ATHENS – Reneging on his campaign pledge, “Not one home in the hands of banks,” and already allowing electronic foreclosures, Prime Minister Alexis Tsipras’ ruling Radical Left SYRIZA is letting bailed-out banks take more homes even with elections coming and his fortunes falling.
Betting on a recovery from a nine-year-long economic crisis after the Aug. 20, 2018 end of three international bailouts of 326 billion euros ($365.5 billion), the government backed off pledges to protect primary residences even though many people can’t pay their mortgages because of harsh austerity measures repeated by SYRIZA, which had promised to stop them.
Worn down by high taxes, pay cuts, slashed pensions, worker firings, and banks selling bad loans to collection agencies that Tsipras said he would forbid but allowed, homeowners are being besieged to pay what they owe even if they can’t.
The government said it would subsidize part of the mortgages of the most vulnerable but it hasn’t helped people losing their homes or about to, such as a woman the financial news agency Bloomberg identified only as Dimitra D. in a feature about the home confiscations.
The 53-year-old civil engineer could lose her family home after her bank threatened to seize the 140,000-euro ($157,000) apartment used as collateral against a 50,000-euro ($56,057) loan she’s unable to repay. After years of going back and forth with her bank, she said she’s giving up.
“I prefer to lose my home even though I know that it doesn’t make sense in financial terms,” she said, declining to give her family name because she’s embarrassed by her financial situation. “I don’t care anymore. I’ll live in a 50 square-meter rental apartment but I’ll have peace of mind.”
Dimitris Anastasopoulos, a lawyer who handles cases to stop banks from taking over primary residences said many people just can’t take the pressure anymore as the government ended a foreclosure prevention law put in place by a former coalition led by the major opposition New Democracy Tsipras had criticized as being callous and uncaring.
“It’s not so much a financial issue as a psychological one, with the whole procedure wearing them down,” he said. “They now say let the bank take the home. They can’t stand collection agencies reaching out to them for their debt,” Anastasopoulos told the news agency.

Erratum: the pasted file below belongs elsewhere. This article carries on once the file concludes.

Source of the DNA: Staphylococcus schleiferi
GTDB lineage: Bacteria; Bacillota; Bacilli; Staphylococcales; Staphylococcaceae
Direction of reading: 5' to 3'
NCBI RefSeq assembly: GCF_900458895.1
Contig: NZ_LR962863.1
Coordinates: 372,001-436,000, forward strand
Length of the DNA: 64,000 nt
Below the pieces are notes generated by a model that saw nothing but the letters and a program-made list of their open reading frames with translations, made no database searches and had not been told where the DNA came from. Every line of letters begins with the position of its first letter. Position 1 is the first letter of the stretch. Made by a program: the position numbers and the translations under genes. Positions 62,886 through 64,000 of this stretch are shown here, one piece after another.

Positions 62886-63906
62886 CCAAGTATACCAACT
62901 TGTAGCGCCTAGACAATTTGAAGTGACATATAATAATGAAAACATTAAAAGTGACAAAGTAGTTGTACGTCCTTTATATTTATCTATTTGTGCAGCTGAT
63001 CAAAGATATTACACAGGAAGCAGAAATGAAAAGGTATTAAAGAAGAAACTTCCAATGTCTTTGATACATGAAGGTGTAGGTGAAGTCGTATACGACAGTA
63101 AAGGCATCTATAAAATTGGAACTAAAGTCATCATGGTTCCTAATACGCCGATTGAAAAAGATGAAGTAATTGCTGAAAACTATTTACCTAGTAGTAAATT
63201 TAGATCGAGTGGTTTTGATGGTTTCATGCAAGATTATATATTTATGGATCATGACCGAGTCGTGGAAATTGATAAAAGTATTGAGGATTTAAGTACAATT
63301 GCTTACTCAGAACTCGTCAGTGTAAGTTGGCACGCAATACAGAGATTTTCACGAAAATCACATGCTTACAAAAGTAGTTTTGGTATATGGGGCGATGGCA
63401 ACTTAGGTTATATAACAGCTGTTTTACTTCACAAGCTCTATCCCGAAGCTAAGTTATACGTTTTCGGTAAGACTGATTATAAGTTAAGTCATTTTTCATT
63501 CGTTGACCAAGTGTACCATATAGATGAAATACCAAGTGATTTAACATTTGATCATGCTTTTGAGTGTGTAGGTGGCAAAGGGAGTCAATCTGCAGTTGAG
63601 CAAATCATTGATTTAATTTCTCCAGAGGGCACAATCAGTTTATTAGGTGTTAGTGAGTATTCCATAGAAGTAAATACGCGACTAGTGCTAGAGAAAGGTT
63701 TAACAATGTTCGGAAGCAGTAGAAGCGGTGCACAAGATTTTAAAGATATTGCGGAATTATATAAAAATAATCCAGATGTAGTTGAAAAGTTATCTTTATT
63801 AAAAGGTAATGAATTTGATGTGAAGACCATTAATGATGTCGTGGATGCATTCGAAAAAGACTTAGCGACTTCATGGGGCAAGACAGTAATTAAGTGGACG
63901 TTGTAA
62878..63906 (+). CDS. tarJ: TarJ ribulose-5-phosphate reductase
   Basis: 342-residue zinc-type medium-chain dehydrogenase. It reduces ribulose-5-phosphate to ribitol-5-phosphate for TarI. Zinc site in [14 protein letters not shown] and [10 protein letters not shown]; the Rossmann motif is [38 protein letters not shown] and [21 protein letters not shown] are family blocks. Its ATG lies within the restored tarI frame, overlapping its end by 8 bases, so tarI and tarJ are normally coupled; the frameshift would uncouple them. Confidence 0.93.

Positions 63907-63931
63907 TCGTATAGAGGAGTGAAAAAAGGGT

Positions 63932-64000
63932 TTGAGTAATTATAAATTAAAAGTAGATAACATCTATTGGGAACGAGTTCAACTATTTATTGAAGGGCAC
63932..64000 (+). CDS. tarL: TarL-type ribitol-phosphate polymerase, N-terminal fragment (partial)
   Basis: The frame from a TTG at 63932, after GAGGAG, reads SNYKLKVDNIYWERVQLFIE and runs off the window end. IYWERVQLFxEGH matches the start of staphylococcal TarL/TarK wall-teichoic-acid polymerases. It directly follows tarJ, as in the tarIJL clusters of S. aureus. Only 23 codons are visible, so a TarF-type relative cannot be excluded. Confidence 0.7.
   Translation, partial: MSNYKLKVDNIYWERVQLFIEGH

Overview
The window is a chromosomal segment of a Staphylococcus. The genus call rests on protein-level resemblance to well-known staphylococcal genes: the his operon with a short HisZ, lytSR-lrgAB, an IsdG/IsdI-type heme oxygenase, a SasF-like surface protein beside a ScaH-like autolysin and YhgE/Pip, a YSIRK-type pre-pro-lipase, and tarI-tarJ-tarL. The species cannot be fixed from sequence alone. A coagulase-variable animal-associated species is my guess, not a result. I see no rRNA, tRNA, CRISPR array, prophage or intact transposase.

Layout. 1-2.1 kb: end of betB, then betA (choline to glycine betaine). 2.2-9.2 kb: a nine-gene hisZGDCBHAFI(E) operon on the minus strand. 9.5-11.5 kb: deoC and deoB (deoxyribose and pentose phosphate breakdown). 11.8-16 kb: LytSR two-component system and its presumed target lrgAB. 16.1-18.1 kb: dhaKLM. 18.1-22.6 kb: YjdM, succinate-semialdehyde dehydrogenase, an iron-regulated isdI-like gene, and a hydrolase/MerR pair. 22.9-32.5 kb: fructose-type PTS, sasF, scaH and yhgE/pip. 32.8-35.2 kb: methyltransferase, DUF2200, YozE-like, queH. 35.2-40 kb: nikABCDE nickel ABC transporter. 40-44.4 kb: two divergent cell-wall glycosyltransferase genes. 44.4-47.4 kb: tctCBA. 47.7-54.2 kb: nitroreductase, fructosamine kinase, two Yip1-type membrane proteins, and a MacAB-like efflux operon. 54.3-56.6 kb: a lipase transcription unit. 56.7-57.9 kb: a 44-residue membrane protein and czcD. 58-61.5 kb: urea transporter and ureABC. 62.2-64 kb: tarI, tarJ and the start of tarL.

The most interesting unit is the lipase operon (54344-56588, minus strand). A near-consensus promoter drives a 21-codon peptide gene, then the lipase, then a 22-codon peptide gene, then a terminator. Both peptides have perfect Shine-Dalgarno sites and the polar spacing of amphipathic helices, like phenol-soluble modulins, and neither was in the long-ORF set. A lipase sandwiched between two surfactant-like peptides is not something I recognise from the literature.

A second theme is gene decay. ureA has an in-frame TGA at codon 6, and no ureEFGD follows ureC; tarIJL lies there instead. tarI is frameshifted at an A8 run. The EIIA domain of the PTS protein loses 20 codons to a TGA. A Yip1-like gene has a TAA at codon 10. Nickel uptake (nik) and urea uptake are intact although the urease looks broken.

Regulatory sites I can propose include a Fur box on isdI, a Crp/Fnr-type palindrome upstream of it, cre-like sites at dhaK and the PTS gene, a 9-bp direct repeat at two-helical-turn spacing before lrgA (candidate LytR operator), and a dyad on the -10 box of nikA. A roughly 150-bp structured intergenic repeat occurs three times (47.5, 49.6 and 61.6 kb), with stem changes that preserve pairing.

Borrowers feel harassed, with the collection agencies calling them on a daily basis, Anastasopoulos said. “I know of some cases where my clients had a heart attack or a stroke due to the constant pressure,” he said.
Tsipras surrendered to pressure himself, from the Troika of the European Union-European Central Bank-European Stability Mechanism (EU-ECB-ESM) which put up a third bailout in the summer of 2015, this one for 86 billion euros ($96.42 billion) and squeezed him to let banks take homes, once anathema to the Leftists who said they are the party of the people.
Banks are under a mountain of some 81.8 billion euros ($91.71 billion) as people crushed by austerity can’t pay but are being hounded, apart from New Democracy and its previous coalition partner, the now-defunct PASOK Socialists, who owe 250 million euros ($280.29 million), they aren’t fully repaying and with the bank officers approving the loans without sufficient collateral being given immunity from prosecution.
Trying to ameliorate the hit on homeowners, the government’s legislation will let distressed homeowners apply for help, and if they meet the criteria, banks will restructure the loan with the state subsidizing a part of the installments and the borrower having to repay the rest without any new delays.
Greek banks are auctioning off repossessed residences to clean up their balance sheets but have also been the buyers as few other bidders are taking part. In 2018, some 10,000 properties, or about 85 percent of the ones put on the block, were bought by the banks. Lenders estimate they’ll buy back some 15,000 homes this year.
That’s too late for some homeowners. Bloomberg reported the case of a woman identified as Georgia D. who lost her home in an auction in 2018 after she and her husband lost their jobs.
She said they even went to the United States for a while, joining the exodus of scores of thousands of people who fled Greece in search of work and a better life but found that it was too expensive, forcing them to come home.
They managed to find small jobs to make ends meet, but were too dispirited to try and save their home. “I was so depressed that I didn’t even try to reach a deal with the bank,” she said. “We were left to our own fate.”